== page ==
Severe spinal stenosis of lytic type has been shown to respond successfully to antipagetic treatment with clo-dronate [36]. It has been suggested that, for pagetic spinal stenosis in the lytic phase of the disease, administration of vitamin D and calcium supplements to improve mineralization of lytic pagetic spinal lesion causing canal block can enhance the effectiveness of bisphosphonate therapy [36].

If the symptoms persist, in spite of bone remodeling markers normalization, surgery is an alternative treatment. Decompression of spinal stenosis should be implemented promptly after failure of antipagetic therapy. In these circumstances, delaying decompression may result in irreversible myelopathy or radiculopathy [80]. On the other hand, the results of surgery have shown variable improvement in 85% of patients [117], with frequent relapses or failures, which may improve with subsequent medical antipagetic therapy [1, 16, 107]. In our series, patients who demonstrated either partial or temporary improvement after laminectomy and were treated with further antipagetic medical treatment exhibited marked improvement of their symptomatology with sustained relief [50]. From our experience and from other reports, spinal surgery for pagetic spinal stenosis may fail to reverse the neurological deficit completely [15], and may be associated with serious complications such as a mortality rate of 11% [117] and dangerously profuse, if not torrential, bleeding [116]. To avoid such catastrophes, we recommend the preoperative assessment of bone vascularity by means of radionuclide bone blood flow in the affected spinal region. We have found this test reliable, simple and reproducible [11]. To decrease potential bleeding during surgery, if there is increased vascularity in the affected region, we strongly recommend a course of medical an-tipagetic treatment until the bone blood flow normalizes [50]. This may take 2-3 months with calcitonin therapy, or 2-3 weeks with mithramycin treatment [56, 57, 114]. The new generation of IV bisphosphonates can also be used effectively in this situation. In emergency situations, embolization of the region may be indicated. Because of the anticipated massive bleeding during laminectomy, the use of a cell saver is strongly recommended [115].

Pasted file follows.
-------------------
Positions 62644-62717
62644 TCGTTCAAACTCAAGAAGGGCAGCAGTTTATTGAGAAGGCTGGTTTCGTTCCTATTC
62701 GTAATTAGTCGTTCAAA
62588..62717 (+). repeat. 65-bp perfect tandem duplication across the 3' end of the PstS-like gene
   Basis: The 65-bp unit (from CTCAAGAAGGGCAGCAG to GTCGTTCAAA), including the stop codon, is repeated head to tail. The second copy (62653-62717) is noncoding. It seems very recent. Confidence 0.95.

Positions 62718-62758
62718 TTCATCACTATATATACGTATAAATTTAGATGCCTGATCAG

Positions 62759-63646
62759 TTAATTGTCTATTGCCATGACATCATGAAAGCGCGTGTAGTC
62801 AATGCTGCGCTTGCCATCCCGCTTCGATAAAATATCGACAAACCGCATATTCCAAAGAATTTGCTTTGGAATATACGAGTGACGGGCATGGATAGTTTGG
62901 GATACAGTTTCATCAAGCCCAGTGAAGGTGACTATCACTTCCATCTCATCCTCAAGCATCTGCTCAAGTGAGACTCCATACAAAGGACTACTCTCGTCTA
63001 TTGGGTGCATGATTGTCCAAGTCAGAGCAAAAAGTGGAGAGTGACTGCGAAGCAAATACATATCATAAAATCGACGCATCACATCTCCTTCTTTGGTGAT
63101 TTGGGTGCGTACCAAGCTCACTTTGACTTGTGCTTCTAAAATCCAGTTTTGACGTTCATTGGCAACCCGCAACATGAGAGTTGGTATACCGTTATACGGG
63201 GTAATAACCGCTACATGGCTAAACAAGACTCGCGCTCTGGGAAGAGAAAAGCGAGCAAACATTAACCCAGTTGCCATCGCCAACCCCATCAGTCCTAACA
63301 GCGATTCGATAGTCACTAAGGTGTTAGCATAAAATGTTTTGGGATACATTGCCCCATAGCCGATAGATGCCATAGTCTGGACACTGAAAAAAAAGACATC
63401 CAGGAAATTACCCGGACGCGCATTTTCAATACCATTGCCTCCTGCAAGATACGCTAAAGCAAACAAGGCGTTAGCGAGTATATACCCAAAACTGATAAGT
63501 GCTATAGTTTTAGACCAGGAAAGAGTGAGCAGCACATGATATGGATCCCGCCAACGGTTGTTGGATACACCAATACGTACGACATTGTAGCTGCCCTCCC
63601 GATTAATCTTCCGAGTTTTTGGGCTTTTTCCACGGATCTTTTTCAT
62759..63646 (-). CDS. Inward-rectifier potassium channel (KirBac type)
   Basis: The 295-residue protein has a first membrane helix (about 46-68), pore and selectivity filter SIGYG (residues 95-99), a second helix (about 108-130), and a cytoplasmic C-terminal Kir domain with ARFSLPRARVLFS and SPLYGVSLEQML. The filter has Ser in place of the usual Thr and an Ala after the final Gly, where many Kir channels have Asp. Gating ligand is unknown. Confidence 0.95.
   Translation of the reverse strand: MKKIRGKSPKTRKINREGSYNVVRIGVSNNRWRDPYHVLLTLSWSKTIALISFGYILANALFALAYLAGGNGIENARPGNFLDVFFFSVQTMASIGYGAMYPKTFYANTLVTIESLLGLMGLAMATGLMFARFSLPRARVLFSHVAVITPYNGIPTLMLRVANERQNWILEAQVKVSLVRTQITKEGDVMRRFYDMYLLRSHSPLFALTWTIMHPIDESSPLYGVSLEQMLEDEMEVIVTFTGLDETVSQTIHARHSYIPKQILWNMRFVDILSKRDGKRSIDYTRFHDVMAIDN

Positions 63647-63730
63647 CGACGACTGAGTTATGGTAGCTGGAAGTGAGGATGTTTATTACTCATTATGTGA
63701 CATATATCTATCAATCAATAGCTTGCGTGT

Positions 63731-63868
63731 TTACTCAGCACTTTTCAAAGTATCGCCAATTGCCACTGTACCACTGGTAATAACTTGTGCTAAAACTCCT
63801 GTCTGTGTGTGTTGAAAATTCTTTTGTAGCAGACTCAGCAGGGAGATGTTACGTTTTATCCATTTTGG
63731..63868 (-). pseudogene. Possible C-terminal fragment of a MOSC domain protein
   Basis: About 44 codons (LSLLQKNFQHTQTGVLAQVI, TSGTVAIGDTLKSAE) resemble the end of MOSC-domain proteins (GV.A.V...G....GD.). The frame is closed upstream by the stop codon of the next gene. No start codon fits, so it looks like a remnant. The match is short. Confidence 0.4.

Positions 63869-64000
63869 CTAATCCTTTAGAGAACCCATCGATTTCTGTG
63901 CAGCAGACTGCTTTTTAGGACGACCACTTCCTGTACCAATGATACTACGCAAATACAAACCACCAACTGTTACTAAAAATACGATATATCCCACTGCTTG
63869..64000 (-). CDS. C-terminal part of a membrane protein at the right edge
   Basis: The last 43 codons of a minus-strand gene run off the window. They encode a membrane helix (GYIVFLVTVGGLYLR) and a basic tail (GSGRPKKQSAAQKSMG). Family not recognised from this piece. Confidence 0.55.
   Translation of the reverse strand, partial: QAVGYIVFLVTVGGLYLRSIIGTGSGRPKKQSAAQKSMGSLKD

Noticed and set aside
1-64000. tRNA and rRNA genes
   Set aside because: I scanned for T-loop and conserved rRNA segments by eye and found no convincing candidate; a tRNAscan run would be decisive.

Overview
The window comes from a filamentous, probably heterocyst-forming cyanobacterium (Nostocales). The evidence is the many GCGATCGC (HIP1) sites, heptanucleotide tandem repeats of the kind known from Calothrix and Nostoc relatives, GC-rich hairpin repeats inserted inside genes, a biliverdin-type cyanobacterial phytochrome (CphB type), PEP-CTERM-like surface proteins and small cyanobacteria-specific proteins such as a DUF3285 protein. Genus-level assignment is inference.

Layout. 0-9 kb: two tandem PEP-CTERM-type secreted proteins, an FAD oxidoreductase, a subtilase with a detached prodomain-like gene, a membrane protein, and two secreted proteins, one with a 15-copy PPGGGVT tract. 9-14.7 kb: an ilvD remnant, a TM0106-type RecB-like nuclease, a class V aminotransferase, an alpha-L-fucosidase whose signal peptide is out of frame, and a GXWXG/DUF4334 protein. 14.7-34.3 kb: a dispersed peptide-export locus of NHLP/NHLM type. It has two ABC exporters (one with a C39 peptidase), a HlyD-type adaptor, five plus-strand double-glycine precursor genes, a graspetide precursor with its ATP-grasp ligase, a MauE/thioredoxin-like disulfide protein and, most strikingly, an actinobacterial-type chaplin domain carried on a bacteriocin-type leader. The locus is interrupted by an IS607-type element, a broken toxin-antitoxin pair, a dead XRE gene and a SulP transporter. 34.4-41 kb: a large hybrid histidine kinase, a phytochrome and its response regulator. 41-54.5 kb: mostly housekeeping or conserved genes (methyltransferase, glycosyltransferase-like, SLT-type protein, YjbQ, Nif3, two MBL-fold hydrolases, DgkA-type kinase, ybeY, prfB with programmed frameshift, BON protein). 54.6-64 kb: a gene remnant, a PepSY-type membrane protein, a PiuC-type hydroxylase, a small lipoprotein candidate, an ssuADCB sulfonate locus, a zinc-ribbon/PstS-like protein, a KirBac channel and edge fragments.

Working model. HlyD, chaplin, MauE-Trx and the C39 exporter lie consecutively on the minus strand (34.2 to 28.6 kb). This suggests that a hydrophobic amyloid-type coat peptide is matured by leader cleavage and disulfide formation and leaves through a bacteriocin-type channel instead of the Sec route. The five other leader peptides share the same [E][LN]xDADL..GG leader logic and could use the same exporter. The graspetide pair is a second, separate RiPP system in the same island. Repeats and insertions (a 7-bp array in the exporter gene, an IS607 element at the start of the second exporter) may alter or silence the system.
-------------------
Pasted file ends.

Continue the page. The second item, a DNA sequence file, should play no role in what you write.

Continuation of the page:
Surgery for spinal stenosis, when indicated, should be tailored to the pathology responsible for neural compres sion. If neural compression is caused by the posterior expansion of vertebral bodies, an anterior approach with corpectomy and fusion is indicated. If neural compression is caused by posterior vertebral elements, then posterior decompression should be the approach of choice [50]. An acute onset of spinal compression seems to bear a graver prognosis than the more gradual development of symptoms; the former tends to respond better to surgical decompression [126]. Surgery is also indicated as a primary treatment when neural compression is secondary to pathological fracture, dislocation, epidural hematoma, syringo-myelia, platybasia, or sarcomatous transformation.

Pharmacologic treatment

A pressing issue regarding treatment is whether physicians should treat asymptomatic patients. The progressive nature of PD, the severity of its associated complications, the potential negative impact on patients' quality of life, and the availability of effective and relatively safe new antipagetic drugs have led many experts to recommend treatment for asymptomatic patients who have active disease [50, 93, 133]. According to Meunier et al., in a long-term follow up study of 41 cases of PD, antipagetic therapy that did not normalize biochemical markers in 71% of patients did not prevent new complications in 62% of patients [95], suggesting that antipagetic therapy should continue until normalization of biochemical markers is achieved. However, there are no conclusive data to support the theory that complications are preventable by controlling bone-remodeling with drug therapy [133]. Patients who are asymptomatic and inactive by biochemical and imaging parameters do not require treatment. However, patients who are clinically asymptomatic but demonstrate increased disease activity as shown by biochemical markers, bone scan uptake activity, or increased engorgement by radionuclide investigation should be treated repeatedly until a normalization of these indices is accomplished [95, 130].